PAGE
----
this year, in a major shift, the leading Democratic candidates are backing away from charter schools, and siding with the teachers’ unions that oppose their expansion. And that has left some black and Latino families feeling betrayed.
“As a single mom with two jobs and five hustles, I’m just feeling kind of desperate,” said Sonia Tyler, who plans to enroll her children in a charter school slated to open next fall in a suburb of Atlanta. “They’re brilliant; they’re curious. It’s not fair. Why shouldn’t I have a choice?”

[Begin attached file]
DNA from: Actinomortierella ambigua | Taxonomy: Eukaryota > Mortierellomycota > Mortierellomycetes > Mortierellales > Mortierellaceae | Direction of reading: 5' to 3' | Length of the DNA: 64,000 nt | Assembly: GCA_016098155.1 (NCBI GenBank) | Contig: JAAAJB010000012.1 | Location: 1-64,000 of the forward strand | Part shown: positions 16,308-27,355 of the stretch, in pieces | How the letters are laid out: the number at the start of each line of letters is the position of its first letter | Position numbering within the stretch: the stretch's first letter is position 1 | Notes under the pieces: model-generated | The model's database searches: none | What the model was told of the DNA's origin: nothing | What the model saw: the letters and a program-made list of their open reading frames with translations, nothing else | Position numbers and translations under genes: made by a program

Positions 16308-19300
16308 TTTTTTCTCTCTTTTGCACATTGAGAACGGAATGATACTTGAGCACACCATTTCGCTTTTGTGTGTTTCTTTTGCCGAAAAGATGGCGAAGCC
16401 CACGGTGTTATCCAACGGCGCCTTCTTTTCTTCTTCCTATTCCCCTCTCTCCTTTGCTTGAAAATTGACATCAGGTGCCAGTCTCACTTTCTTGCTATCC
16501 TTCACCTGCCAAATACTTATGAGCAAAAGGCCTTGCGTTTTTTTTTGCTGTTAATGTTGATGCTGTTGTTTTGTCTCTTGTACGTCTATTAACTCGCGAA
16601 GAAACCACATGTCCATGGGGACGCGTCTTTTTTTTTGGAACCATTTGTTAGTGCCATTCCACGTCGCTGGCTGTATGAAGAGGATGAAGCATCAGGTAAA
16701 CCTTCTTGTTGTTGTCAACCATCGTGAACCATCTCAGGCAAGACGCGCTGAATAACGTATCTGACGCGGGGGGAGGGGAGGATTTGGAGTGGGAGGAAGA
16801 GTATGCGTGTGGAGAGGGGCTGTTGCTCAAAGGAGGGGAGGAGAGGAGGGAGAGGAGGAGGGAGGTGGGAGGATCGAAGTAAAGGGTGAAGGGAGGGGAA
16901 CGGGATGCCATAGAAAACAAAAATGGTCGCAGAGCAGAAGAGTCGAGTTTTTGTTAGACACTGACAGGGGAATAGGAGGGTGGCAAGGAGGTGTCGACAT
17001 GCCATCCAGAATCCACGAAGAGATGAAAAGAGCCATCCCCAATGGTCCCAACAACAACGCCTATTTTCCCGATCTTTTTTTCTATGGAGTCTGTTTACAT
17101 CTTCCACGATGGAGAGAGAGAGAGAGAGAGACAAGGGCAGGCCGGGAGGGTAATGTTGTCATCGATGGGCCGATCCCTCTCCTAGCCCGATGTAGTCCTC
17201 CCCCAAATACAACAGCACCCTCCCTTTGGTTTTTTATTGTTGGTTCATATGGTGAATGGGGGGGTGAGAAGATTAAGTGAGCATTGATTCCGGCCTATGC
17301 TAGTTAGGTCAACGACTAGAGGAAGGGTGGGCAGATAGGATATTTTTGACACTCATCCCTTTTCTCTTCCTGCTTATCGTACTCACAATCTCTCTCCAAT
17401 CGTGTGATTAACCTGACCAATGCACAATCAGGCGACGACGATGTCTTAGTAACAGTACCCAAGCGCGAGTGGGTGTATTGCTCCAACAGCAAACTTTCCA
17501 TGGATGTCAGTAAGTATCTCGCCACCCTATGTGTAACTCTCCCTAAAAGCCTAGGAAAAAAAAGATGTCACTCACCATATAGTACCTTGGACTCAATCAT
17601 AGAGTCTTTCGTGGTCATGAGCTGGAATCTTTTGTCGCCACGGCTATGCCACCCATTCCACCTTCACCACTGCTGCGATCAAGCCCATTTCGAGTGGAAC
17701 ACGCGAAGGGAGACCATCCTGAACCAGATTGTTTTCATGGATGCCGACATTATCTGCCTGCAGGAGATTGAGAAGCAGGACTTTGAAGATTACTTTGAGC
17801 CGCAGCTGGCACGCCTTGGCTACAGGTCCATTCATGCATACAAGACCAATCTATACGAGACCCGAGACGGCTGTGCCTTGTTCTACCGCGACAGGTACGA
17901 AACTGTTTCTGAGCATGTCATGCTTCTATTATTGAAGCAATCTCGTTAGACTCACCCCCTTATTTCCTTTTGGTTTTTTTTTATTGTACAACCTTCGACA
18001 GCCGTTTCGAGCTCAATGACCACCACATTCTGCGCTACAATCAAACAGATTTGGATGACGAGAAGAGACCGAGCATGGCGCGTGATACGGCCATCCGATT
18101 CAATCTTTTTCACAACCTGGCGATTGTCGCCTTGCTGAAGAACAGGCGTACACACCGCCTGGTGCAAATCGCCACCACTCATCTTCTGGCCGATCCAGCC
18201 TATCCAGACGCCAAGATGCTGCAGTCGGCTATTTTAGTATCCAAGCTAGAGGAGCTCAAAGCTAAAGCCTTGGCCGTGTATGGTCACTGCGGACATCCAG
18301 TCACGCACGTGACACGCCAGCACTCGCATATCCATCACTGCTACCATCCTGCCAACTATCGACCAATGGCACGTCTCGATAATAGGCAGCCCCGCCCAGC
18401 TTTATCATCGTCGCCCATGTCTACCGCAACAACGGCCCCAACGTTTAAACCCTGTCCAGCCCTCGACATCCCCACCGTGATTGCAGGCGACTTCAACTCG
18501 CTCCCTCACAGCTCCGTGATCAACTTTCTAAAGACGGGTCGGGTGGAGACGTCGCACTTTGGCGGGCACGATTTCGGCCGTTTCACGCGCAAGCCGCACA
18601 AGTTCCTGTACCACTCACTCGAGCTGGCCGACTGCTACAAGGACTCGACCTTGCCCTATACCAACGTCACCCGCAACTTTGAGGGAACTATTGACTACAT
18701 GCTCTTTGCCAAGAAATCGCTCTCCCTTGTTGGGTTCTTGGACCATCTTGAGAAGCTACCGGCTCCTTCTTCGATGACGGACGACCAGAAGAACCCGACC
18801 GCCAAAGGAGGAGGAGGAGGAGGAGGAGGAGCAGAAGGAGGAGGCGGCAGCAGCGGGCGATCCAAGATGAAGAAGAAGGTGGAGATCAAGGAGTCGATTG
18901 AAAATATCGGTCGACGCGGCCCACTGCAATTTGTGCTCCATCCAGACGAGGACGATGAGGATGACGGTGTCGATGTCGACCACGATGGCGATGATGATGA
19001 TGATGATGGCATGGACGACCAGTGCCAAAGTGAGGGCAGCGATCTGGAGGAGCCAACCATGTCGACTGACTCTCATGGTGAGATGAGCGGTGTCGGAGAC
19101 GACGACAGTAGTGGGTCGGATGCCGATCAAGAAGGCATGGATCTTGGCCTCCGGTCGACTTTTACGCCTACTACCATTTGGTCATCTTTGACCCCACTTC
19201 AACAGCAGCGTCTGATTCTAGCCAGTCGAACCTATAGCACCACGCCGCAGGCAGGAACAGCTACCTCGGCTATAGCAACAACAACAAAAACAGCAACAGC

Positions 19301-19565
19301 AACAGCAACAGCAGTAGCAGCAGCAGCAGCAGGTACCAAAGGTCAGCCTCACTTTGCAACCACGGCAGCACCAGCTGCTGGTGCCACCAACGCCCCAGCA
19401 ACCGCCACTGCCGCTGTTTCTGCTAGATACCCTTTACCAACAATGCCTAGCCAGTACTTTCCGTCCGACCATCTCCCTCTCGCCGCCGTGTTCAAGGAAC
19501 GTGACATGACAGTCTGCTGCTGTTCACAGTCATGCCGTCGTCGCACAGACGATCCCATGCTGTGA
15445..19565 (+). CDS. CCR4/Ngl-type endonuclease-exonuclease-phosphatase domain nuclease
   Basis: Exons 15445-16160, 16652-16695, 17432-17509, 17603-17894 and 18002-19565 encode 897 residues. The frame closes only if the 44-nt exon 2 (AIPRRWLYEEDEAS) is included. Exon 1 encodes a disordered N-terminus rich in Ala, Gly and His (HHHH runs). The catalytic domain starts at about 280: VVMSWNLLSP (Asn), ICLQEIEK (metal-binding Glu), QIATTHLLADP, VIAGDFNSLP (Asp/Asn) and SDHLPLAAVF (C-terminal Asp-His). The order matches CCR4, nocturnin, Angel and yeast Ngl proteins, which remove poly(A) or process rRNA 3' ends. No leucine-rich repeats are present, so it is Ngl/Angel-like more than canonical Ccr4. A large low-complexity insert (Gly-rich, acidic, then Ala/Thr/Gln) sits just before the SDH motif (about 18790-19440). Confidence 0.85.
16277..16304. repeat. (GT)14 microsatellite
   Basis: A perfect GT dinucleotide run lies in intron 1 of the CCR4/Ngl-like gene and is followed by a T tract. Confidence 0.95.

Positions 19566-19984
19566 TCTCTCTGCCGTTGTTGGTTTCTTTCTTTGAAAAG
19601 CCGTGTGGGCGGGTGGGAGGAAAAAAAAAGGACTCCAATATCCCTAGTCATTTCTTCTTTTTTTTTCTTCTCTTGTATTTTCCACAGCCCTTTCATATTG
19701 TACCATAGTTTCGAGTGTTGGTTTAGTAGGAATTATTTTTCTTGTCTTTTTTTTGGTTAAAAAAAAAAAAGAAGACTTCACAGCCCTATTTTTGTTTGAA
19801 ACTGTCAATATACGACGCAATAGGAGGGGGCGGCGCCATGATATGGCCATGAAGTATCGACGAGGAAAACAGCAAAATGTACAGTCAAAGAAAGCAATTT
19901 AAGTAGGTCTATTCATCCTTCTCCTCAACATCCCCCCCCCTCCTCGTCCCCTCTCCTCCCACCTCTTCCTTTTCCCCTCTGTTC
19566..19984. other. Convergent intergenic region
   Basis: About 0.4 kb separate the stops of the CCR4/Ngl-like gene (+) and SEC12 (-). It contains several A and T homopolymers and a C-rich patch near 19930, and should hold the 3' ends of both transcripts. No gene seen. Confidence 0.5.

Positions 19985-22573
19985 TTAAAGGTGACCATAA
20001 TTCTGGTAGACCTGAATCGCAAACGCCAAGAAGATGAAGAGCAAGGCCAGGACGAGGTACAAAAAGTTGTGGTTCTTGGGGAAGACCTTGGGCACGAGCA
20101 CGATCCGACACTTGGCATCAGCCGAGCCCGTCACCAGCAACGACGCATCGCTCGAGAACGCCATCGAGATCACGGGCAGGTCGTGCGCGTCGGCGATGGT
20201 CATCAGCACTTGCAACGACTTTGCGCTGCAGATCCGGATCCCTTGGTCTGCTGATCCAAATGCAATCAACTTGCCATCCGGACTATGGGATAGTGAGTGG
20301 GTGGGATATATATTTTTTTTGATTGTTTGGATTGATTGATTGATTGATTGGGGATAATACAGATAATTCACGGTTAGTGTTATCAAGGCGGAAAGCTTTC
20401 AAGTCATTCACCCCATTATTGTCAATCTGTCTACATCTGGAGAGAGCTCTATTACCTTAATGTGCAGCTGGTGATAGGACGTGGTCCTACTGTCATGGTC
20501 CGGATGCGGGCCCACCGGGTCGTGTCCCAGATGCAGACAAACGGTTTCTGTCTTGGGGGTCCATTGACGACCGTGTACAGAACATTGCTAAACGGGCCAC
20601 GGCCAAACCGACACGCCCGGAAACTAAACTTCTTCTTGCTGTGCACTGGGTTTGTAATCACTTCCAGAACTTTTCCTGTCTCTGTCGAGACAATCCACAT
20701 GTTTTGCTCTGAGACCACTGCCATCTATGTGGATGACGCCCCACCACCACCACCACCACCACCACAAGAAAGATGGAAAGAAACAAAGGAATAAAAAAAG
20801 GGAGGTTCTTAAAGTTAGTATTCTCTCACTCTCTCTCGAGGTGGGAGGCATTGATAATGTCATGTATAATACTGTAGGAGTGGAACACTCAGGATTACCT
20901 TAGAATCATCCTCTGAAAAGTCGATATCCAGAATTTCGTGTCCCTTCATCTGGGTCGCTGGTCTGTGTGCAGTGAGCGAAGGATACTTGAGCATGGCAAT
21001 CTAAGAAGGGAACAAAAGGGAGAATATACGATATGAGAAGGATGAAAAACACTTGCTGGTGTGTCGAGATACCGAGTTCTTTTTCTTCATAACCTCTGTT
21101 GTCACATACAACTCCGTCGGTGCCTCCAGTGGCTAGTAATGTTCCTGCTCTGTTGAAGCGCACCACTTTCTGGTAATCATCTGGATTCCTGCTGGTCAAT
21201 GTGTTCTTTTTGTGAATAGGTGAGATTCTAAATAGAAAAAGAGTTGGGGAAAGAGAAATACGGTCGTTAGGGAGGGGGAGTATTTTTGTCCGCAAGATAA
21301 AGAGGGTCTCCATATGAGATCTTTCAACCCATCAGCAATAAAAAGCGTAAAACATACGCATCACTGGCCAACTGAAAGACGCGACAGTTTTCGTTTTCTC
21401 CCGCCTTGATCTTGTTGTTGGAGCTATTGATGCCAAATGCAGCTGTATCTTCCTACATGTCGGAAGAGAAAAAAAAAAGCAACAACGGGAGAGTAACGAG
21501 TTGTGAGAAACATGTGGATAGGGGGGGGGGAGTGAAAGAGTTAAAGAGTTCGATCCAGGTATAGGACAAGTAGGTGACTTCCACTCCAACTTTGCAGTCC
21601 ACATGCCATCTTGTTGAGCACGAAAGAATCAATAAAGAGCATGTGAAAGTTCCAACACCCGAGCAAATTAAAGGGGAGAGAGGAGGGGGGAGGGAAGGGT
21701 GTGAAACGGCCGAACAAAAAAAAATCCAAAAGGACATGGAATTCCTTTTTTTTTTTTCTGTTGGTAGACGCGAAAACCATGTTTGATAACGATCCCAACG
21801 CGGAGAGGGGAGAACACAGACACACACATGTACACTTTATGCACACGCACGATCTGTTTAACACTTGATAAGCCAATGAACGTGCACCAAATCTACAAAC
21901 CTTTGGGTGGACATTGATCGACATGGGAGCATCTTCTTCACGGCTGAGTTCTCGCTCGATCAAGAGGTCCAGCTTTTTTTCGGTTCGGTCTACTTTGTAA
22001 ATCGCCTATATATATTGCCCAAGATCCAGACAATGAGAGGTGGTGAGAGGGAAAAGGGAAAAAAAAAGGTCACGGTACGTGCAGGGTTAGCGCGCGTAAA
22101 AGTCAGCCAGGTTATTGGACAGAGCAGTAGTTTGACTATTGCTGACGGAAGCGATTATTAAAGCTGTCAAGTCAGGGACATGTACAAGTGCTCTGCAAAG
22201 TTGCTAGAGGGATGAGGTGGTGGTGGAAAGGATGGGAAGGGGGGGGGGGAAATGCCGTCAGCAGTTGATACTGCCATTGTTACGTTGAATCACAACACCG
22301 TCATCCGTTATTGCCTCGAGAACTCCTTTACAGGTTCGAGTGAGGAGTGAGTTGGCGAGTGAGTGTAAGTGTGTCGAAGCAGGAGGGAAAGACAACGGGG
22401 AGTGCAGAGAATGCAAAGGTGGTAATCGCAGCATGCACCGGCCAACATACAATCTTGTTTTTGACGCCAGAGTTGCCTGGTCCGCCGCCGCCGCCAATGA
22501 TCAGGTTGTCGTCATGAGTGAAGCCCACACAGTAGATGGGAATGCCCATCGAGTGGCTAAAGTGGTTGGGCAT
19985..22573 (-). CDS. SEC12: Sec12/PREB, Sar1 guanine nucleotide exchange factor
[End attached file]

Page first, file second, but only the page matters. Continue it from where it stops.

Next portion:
Charter schools, which educate over three million students, are publicly funded and privately managed — and often are not unionized. Nationally, the schools perform about the same as traditional neighborhood schools. But charter schools that serve mostly low-income children of color in large cities tend to excel academically. And bipartisan support in Washington has allowed charters to proliferate, with their waiting lists swelling into the hundreds of thousands.